Just two days after the Chancellor refused to cancel a fuel duty rise, and five months before it kicks in, petrol prices have reached a record high. The average price of petrol has for the first time exceeded £1.40 per litre – it now stands at 140.20p per litre – while diesel is even higher at a record 146.72p per litre.
Motoring organisations were appalled at the soaring cost of driving and fear that by the end of summer the average cost will have risen further to 150p per litre, an increase of more than 13 per cent since the start of the year.
In the past three weeks alone petrol prices have, according to the AA which released the figures, risen 2.75 p per litre. At the start of the year the average cost of petrol stood at 132.25p per litre.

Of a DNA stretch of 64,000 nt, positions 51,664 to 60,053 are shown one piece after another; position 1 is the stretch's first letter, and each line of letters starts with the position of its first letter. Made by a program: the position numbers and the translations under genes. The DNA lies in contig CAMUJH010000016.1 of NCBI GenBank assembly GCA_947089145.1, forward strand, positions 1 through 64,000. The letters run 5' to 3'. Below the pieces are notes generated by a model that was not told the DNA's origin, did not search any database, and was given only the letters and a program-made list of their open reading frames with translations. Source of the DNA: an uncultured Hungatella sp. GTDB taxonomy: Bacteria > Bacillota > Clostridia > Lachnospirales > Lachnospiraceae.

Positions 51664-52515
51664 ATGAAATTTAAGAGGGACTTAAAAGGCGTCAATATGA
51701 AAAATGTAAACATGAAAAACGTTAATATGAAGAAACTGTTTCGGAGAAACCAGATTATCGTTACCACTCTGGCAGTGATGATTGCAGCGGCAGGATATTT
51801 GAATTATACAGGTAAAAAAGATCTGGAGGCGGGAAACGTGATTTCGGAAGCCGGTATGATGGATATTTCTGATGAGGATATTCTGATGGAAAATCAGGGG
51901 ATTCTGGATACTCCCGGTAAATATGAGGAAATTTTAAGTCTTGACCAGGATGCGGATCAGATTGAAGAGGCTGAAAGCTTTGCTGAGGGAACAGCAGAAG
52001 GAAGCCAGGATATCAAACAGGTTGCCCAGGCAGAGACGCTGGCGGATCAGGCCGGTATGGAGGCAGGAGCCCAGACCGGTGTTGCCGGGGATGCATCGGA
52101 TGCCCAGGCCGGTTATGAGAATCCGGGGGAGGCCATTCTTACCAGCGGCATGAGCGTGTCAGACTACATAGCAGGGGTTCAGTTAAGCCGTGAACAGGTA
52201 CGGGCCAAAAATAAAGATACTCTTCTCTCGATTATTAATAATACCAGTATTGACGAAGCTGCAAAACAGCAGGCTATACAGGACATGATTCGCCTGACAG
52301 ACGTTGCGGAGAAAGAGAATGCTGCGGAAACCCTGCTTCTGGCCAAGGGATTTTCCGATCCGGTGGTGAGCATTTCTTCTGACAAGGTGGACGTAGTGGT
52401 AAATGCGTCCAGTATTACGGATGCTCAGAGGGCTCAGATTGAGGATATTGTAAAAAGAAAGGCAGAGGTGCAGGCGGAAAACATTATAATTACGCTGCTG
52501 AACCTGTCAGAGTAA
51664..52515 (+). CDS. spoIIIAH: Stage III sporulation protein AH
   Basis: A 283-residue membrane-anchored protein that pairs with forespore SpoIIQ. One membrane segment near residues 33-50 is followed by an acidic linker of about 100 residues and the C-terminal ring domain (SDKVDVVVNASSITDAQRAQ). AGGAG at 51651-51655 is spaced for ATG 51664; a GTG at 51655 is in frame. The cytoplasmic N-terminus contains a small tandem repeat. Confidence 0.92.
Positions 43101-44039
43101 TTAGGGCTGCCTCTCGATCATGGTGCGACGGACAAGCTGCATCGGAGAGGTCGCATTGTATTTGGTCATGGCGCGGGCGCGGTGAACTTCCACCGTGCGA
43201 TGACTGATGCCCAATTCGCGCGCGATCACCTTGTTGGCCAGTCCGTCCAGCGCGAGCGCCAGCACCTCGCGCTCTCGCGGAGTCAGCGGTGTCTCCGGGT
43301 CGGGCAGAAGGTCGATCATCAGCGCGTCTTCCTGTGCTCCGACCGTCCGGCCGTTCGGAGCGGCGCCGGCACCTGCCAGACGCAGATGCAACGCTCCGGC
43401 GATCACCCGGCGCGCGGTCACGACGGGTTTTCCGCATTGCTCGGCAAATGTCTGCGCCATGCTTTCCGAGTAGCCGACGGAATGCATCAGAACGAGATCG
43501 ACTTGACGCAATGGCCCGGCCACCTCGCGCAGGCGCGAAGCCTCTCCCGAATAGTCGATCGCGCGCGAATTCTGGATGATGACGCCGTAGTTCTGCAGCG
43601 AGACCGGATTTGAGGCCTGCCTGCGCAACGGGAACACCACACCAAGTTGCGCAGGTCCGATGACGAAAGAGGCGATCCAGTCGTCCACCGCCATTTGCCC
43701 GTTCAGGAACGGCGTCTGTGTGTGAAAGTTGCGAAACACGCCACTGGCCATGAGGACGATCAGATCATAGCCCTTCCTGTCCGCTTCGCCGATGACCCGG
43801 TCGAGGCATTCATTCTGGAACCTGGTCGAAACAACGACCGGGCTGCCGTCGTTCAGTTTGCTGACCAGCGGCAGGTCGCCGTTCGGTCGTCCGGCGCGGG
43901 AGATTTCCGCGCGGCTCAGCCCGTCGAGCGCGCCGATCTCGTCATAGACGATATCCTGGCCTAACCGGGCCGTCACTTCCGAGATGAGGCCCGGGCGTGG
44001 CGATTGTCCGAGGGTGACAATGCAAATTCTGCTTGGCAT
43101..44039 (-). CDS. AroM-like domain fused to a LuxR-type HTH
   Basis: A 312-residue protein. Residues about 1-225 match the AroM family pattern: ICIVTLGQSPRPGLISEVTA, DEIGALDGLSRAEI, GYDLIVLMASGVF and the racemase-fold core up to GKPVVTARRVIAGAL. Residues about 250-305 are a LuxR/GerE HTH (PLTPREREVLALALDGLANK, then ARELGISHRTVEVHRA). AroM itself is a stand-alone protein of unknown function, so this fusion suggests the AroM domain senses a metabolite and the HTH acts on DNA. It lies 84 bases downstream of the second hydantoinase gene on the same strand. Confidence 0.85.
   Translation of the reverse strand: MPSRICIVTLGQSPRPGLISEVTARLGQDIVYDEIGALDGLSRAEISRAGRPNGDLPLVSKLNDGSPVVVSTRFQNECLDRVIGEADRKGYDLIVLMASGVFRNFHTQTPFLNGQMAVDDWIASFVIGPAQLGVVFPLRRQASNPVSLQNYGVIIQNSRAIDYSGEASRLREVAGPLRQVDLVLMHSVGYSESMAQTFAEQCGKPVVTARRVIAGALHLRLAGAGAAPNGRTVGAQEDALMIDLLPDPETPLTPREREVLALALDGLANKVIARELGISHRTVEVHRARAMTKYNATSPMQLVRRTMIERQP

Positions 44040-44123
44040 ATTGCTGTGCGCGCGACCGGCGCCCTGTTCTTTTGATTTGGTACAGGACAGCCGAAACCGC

The consequences of the price hikes include more difficulty balancing budgets for households, which are are already under pressure, and the likely knock-on effect of increases for a range of other products as suppliers attempt to cover higher transport costs. On Wednesday George Osborne resisted pressure to drop or postpone August's planned fuel duty rise of 3p.
David Bizley, the RAC's technical director, said: "A figure of £1.40 a litre is a massive price for people to have to pay and there is no end in sight to rising prices. The way things are going the planned duty rise will see average petrol prices hit the £1.50-a-litre mark, which will force more and more people who need their cars off the road."